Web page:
A Denton charity have been left in mourning after a school they support in Syria was bombed on New Year’s Day, leaving five children dead and twelve injured.
Syria Relief, based in the heart of Denton, supported 2.4million Syrian’s during 2018 with food, medical supplies and education.
Conflict in the country between government forces and various rebel groups has been raging since 2011, with over 350,000 estimated to have died as a result.
On 1 January 2020 a school they support in Idlib, in north-west Syria, was hit by a cluster bomb, dropped around 100m from the school. Yahya Sarmini, 6, Hour Sarjawy, 6, Abdulkader Shakoul, 9, Mohamed Abdulfatah Shater, 11 and Ali Meteb, 13 were all killed in the attack. 12 further children and other adults were also injured in the explosion, with one of the teachers needing both legs amputated due to the injuries suffered.
Head of Advocacy & Public Relations at Syria Relief, Charles Lawley, explained that incidents like this are sadly quite common. 6 times in the last 6 months, schools that the charity support have been hit by fighting and bombings, with almost three quarters of all schools in Syria having been affected. “It’s absolutely tragic” said Charles “Imagine if a primary school in Denton had been hit by a bomb from the government?
“But, it’s part of day to day life.
“In absolutely no ones mind is a school a legitimate military target.”
The facility supports 1,000 children, who are all educated to a high standard. The charity strive to educate the children equal to the schooling they would’ve received before war started and educate boys and girls to the same level.
Many of the children taught at the school haven’t known a time their country wasn’t at war and Charles laments the loss of Syria’s history and culture: “They’ve no sort of knowledge of Syria before the war.
“That’s been their entire life - a war zone.”
Work will now begin to repair the school and get the children back into education as soon as possible, but the charity are frustrated at how no effort is taken to avoid civilian infrastructure. “It’s against international humanitarian law” said Charles, “but it’s happening and nothing can be done about it.”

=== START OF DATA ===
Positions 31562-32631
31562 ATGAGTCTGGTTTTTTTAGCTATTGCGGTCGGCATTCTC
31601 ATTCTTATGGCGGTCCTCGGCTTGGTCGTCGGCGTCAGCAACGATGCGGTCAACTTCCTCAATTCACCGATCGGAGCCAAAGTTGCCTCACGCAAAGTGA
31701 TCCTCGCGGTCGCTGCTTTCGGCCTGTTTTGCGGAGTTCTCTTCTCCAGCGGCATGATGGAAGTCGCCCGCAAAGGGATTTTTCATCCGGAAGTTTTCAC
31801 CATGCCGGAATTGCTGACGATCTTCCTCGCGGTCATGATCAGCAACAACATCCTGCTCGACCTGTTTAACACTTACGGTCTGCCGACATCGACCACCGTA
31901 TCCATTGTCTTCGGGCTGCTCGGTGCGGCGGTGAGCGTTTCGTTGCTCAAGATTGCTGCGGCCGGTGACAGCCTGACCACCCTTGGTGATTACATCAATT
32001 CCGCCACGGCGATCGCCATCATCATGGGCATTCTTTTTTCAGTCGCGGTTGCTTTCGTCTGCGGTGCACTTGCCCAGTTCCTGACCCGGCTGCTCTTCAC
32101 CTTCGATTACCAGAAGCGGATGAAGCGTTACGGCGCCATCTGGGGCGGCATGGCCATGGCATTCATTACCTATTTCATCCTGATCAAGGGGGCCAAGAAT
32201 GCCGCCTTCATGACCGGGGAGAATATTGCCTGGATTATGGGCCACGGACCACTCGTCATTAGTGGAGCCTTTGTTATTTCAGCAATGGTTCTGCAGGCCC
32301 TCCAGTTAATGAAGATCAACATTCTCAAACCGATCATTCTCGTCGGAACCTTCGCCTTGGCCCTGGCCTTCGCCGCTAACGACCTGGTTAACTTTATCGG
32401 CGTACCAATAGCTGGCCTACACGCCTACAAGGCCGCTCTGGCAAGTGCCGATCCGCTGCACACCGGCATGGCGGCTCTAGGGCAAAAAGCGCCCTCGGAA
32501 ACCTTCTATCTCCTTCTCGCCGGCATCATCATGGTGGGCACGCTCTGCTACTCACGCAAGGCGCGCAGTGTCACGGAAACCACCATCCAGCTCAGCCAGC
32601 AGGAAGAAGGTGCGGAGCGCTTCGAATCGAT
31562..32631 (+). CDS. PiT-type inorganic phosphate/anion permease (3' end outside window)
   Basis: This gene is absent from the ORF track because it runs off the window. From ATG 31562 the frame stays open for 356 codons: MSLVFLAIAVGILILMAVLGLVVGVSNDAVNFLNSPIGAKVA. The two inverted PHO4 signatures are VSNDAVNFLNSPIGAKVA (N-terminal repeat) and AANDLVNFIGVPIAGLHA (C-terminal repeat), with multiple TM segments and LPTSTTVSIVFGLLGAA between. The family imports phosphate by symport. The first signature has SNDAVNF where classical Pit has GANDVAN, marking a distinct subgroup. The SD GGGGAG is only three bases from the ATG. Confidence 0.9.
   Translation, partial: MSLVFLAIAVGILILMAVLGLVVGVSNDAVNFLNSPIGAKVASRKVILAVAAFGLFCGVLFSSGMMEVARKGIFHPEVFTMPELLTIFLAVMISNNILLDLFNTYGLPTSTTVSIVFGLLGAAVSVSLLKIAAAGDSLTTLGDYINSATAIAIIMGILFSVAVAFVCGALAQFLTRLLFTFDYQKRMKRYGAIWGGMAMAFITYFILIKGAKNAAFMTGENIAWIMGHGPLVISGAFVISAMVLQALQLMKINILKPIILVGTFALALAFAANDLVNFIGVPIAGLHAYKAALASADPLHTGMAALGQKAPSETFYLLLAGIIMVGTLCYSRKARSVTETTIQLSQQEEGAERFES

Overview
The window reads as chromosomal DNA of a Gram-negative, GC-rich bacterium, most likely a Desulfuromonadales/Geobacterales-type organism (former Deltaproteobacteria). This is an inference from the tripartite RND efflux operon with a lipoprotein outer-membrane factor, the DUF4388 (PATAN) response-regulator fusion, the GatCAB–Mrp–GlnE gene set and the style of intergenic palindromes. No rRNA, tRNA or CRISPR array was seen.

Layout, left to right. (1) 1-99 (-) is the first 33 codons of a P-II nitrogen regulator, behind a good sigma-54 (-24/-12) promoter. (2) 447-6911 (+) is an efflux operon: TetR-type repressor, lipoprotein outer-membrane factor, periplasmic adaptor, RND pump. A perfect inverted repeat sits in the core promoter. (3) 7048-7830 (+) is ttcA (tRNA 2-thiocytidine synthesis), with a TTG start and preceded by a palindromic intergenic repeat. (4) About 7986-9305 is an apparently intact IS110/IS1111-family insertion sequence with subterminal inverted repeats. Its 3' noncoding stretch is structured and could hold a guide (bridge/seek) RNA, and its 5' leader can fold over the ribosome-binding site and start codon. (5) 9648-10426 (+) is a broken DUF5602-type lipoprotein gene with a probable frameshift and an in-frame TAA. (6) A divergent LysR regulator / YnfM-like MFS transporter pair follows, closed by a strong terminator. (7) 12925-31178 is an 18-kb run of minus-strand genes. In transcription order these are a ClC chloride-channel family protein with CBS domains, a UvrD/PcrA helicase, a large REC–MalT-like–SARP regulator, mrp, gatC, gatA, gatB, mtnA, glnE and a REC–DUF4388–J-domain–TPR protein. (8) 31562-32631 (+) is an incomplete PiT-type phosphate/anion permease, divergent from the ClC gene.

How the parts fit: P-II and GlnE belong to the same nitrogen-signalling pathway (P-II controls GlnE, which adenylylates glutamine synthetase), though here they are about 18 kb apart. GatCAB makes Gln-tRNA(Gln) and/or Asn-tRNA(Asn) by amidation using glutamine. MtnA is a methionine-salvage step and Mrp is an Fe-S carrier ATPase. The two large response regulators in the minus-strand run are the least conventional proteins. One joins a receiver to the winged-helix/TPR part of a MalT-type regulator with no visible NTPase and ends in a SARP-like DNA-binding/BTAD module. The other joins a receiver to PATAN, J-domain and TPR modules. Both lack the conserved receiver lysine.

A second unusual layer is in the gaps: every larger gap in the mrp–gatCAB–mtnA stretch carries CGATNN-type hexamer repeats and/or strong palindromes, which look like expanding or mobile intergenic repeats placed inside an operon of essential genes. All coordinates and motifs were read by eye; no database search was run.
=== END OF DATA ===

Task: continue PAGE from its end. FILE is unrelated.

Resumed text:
In total, the charity support 259 schools across Syria. They provide teachers, the curriculum and supplies, all from their small base in Denton. The charity also support hospitals and refugee camps, sending doctors to camps in surrounding countries where they can train local medics and treat patients themselves.
Recent events, including the US strike on Iranian general Qassem Soleimani, have only raised tensions in the region and while it doesn’t have an affect directly on Syria, the charity are worried about what it could mean for Syrian’s who have fled to neighbouring countries. “Destabilisation in the Middle East really doesn’t help at all.
“In Syria I can’t see how it could get any worse, but for the refugees who have fled to neighbouring countries it’s very difficult.”
The charity rely on donations to keep doing their work and currently have two emergency appeals ongoing. Over £70million worth of aid was distributed by the charity last year alone.
The first is their winter appeal which helps provide supplies such as sleeping bags, food and fuel for those currently living in refugee camps. The middle east is diverse landscape and some camps can be at higher elevations where temperatures are low and water is scarce.
The second is the Idlib emergency appeal, which will directly help those living in the town. More information and a link to donate is available on their website at www.syriarelief.org.uk .